British billionaire declines invitation for live debate; says brave thing for K Shanmugam to do is to engage Singaporean stakeholders

British billionaire declines invitation for live debate; says brave thing for K Shanmugam to do is to engage Singaporean stakeholders

SINGAPORE — Sir Richard Branson has declined the open invitation by the Ministry of Home Affairs (MHA) to participate in a live televised debate on Singapore’s approach towards drugs and the death penalty, with Singapore’s Minister for Home Affairs and Minister for Law, Mr K Shanmugam.

Just last Saturday (22 Oct), MHA issued a press release to invite the British billionaire and owner of Virgin Airlines for the exchange with the Minister and also offered to pay for Mr Branson’s flight to and accommodation in Singapore.

Mr Branson in an open letter via his blog on Monday (31 Oct), wrote to the Minister about his decision to decline the invitation and said that “a television debate – limited in time and scope, always at risk of prioritising personalities over issues – cannot do the complexity of the death penalty any service.”

“I can’t imagine that is what you are looking for. What Singapore really needs is a constructive, lasting dialogue involving multiple stakeholders, and a true commitment to transparency and evidence.” said Mr Branson.

The invitation from MHA was sparked from Mr Branson’s support for the anti-death penalty campaign, and in particular, a blog post on 10 Oct – World Day against Death Penalty – about his participation in a campaign to stop the execution of a Singapore death row inmate, Nagaenthran A/L K Dharmalingam who had a “well-documented intellectual disability”.

Mr Branson said in the open letter that due to the respect he has for Singapore, he feels compelled to speak out when he sees things go as horribly wrong as Singapore’s use of the death penalty.

He also shares a personal story behind his belief.

When I was young man, my father told me about my grandfather, who was a barrister and then a High Court Judge in the UK over a century ago. According to my father, my grandfather’s greatest regret in life was donning the black cap and sentencing people to death. Nearing the end of his life, he said if there was one thing he could undo, it would have been this. And he told my father he not only disagreed with the principle of the state killing people. He was also genuinely concerned that in the process, innocent people had been and would be executed. History has proven him right, time and again.

Sadly, my grandfather didn’t live to see the day the death penalty was abolished in the UK in 1969. If he had, he would have been overjoyed and pleased to know that abolition had no impact on crime rates in the UK one way or the other. In fact, there is no evidence that the death penalty reduces crime anywhere, not even in Singapore.

Mr Branson noted that the abolition of the death penalty in the United Kingdom was followed by the abolition of the death penalty in nearly all European countries and increasingly around the world.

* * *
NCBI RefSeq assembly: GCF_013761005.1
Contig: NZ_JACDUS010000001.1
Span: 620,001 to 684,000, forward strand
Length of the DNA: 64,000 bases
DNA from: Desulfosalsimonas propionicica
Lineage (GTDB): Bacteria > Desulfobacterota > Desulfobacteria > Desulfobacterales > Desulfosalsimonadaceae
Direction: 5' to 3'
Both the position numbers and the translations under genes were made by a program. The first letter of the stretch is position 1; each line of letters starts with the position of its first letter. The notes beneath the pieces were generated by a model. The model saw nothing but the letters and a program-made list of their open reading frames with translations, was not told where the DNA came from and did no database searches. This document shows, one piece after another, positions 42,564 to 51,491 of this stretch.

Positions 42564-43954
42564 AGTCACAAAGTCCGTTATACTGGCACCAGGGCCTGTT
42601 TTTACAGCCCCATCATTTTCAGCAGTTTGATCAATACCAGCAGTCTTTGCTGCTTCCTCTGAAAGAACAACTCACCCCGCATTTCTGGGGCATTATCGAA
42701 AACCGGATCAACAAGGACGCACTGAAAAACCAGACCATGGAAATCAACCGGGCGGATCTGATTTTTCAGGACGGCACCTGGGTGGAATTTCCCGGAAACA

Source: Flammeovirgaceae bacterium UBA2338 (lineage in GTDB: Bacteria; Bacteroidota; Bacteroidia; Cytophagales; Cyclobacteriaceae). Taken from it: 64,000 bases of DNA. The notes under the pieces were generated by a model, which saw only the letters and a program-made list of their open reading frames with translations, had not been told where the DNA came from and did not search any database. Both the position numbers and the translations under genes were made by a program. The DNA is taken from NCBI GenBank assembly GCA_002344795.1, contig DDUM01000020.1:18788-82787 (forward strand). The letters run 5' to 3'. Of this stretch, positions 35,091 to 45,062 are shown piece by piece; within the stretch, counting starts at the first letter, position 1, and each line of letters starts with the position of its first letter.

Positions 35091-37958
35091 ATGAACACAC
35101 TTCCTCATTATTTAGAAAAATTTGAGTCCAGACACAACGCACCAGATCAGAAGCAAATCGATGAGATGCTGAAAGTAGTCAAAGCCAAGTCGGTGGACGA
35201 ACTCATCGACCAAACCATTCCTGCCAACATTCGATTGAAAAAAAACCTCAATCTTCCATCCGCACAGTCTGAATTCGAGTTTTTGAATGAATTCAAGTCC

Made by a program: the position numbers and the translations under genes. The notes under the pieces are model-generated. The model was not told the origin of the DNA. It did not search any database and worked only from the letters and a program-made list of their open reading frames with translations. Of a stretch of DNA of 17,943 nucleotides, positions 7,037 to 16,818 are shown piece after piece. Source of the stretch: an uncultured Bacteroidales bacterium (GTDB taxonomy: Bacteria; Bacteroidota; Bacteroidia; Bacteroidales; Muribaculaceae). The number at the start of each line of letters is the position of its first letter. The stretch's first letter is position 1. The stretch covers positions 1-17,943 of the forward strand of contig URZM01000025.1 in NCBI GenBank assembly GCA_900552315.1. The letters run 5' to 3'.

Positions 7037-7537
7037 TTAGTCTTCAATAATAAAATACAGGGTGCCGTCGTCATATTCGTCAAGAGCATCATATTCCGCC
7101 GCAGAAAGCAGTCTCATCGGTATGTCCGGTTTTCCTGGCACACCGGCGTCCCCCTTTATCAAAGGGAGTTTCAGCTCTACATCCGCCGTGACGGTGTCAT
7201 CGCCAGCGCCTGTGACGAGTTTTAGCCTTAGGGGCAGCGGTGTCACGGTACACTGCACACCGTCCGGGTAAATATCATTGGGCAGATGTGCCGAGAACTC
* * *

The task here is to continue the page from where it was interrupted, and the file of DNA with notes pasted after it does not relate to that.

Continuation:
“Singapore remains among a very small group of countries, like Iran, Saudi Arabia, North Korea, China, and parts of the US,  which continue to apply the death penalty at scale, and an even smaller group that imposes the death penalty for drug offences – against the expressed position of the UN. it’s a disproportionate and ineffective response to the world’s drug problems.” said Mr Branson.

Mr Branson who is part of the Global Commission on Drug Policy, said that they have studied the failed war on drugs for the last 15 years, and had urged governments to treat drug use as a health issue and to stop the needless and ineffective criminalisation of people.

Mr Branson also said that the brave thing for the Minister to do is to actively engage the “Singaporean stakeholders, from Transformative Justice Collective to Mr M Ravi, Nagaenthran Dharmalingam’s courageous lawyer, and regional voices, such as the Anti-Death Penalty Asia Network.”

Asking him to “treat them as equals who are just as interested in Singapore’s progress” as the Minister is. “They deserve to be listened to, not ignored, or worse yet, harassed.” said Mr Branson.

Over the past couple of months, human rights lawyer M Ravi has been subjected to a series of disciplinary tribunals, contempt of court proceedings and cost orders in relation to legal actions taken on behalf of death-row prisoners and anti-death penalty activists, such as Ms Kirsten Han have been subjected to police investigations over the vigils held for those executed.

MHA in its press release on 22 Oct, had argued against Mr Branson’s opinion on the death penalty in Singapore.

“Mr Branson is entitled to his opinions. These opinions may be widely held in the UK, but we do not accept that Mr Branson or others in the West are entitled to impose their values on other societies.” added MHA and went on to state, “Nor do we believe that a country that prosecuted two wars in China in the 19th century to force the Chinese to accept opium imports has any moral right to lecture Asians on drugs.”

In his open letter, Mr Branson addresses the claim of western concept being imposed on the rest of the world, noting: “This is about universal human rights and humanity’s shared aspiration to advance equality, justice, dignity, and freedom everywhere, for everyone.”

“If Singapore abolishes the death penalty, I’d be absolutely delighted and will celebrate with you. I hope you, like my grandfather, will eventually realise that it’s an inhumane, brutal practice that does not save lives – and casts a dark shadow on Singapore’s reputation in the world. There is no evidence to support its continued existence. Just ask those in Singapore who know.”

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